IDEAS home Printed from
   My bibliography  Save this paper

The essential tension in the social sciences: Between the “unification” and “fragmentation” trap


  • Christian Knudsen


A new framework is presented that suggests that scientific progress requires a balance between exploitation of existing research programs (normal science) and exploration of new research programs (revolutionary science) Too much pluralism can be as destructive for scientific progress as too little pluralism. In order to make progress in an intellectual field one need to uphold what Thomas Kuhn described as an essential tension between tradition and innovation. In the framework presented here, this implies balancing on a knife-edge trying to avoid falling into either a “fragmentation trap” or a “unification trap”. The “fragmentation trap” is a self-reinforcing process where the exploration of new theories completely comes to dominate the exploitation of existing research programs, while the “unification trap” is a self-reinforcing process where the exploitation of an existing research program completely comes to dominate the exploration of new research programs. A number of strategies for avoiding both the “fragmentation trap” and the “unification trap” are presented and discussed in relationship to management studies and economics, respectively. The framework is finally used to discuss the type of traps that faces different social sciences and the way they are organized as discussed by Richard Whitley in his comparative analysis of intellectual fields.

Suggested Citation

  • Christian Knudsen, "undated". "The essential tension in the social sciences: Between the “unification” and “fragmentation” trap," IVS/CBS Working Papers 2002-06, Department of Industrial Economics and Strategy, Copenhagen Business School.
  • Handle: RePEc:ivs:iivswp:02-06

    Download full text from publisher

    File URL:
    Download Restriction: no

    More about this item

    JEL classification:

    • A12 - General Economics and Teaching - - General Economics - - - Relation of Economics to Other Disciplines
    • B40 - Schools of Economic Thought and Methodology - - Economic Methodology - - - General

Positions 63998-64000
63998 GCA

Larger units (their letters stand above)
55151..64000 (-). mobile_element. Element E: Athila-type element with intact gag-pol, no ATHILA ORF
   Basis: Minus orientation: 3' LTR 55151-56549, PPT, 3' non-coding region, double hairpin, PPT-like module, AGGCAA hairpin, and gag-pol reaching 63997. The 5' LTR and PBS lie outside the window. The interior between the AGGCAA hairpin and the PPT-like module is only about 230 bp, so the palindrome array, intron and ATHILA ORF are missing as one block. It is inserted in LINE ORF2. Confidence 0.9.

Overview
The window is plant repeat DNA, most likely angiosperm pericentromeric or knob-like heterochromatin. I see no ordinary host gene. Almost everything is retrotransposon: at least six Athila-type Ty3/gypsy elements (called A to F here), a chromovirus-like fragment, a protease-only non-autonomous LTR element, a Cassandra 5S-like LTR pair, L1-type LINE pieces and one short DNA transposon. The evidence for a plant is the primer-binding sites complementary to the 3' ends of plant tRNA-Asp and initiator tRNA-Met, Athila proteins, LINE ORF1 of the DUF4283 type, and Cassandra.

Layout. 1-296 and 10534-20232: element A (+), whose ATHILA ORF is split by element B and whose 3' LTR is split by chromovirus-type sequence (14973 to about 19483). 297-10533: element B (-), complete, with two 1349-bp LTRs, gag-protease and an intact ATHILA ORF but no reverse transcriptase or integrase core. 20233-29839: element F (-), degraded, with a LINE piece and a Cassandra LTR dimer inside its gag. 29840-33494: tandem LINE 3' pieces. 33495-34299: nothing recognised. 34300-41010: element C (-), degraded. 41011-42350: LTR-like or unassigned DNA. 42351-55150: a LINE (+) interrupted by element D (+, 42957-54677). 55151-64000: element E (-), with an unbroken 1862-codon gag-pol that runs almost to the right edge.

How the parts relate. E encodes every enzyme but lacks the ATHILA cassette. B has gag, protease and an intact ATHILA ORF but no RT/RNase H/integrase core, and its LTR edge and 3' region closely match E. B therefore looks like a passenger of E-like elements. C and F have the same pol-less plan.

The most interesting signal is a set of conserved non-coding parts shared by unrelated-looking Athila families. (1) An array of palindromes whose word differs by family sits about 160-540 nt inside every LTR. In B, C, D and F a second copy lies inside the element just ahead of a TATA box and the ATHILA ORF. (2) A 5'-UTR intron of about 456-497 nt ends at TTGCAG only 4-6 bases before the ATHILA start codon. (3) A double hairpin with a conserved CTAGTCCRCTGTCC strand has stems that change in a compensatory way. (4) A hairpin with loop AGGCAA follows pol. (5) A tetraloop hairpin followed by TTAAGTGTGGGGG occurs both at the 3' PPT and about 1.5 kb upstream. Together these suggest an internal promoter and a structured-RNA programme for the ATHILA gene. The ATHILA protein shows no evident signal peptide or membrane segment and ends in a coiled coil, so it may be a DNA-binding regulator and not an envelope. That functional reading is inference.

NEP fields

    This paper has been announced in the following NEP Reports:


    Access and download statistics


    All material on this site has been provided by the respective publishers and authors. You can help correct errors and omissions. When requesting a correction, please mention this item's handle: RePEc:ivs:iivswp:02-06. See general information about how to correct material in RePEc.

    For technical questions regarding this item, or to correct its authors, title, abstract, bibliographic or download information, contact: (J. Petur Joensen). General contact details of provider: .

    If you have authored this item and are not yet registered with RePEc, we encourage you to do it here. This allows to link your profile to this item. It also allows you to accept potential citations to this item that we are uncertain about.

    We have no references for this item. You can help adding them by using this form .

    If you know of missing items citing this one, you can help us creating those links by adding the relevant references in the same way as above, for each refering item. If you are a registered author of this item, you may also want to check the "citations" tab in your RePEc Author Service profile, as there may be some citations waiting for confirmation.

    Please note that corrections may take a couple of weeks to filter through the various RePEc services.

    IDEAS is a RePEc service hosted by the Research Division of the Federal Reserve Bank of St. Louis . RePEc uses bibliographic data supplied by the respective publishers.